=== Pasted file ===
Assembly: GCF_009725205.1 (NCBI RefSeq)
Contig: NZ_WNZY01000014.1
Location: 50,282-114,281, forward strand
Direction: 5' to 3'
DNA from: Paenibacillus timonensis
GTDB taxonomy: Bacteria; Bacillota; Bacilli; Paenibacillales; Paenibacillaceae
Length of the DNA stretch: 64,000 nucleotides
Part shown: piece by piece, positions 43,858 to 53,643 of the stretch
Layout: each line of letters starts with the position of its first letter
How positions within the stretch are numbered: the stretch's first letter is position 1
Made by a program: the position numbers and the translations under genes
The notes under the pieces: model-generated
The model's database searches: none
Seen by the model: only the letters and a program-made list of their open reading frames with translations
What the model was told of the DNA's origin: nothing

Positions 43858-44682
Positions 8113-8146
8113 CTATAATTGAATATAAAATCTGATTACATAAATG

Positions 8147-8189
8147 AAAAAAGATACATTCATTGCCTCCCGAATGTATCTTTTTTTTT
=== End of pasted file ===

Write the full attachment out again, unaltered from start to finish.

Assembly: GCF_009725205.1 (NCBI RefSeq)
Contig: NZ_WNZY01000014.1
Location: 50,282-114,281, forward strand
Direction: 5' to 3'
DNA from: Paenibacillus timonensis
GTDB taxonomy: Bacteria; Bacillota; Bacilli; Paenibacillales; Paenibacillaceae
Length of the DNA stretch: 64,000 nucleotides
Part shown: piece by piece, positions 43,858 to 53,643 of the stretch
Layout: each line of letters starts with the position of its first letter
How positions within the stretch are numbered: the stretch's first letter is position 1
Made by a program: the position numbers and the translations under genes
The notes under the pieces: model-generated
The model's database searches: none
Seen by the model: only the letters and a program-made list of their open reading frames with translations
What the model was told of the DNA's origin: nothing

Positions 43858-44682
Positions 8113-8146
8113 CTATAATTGAATATAAAATCTGATTACATAAATG

Positions 8147-8189
8147 AAAAAAGATACATTCATTGCCTCCCGAATGTATCTTTTTTTTT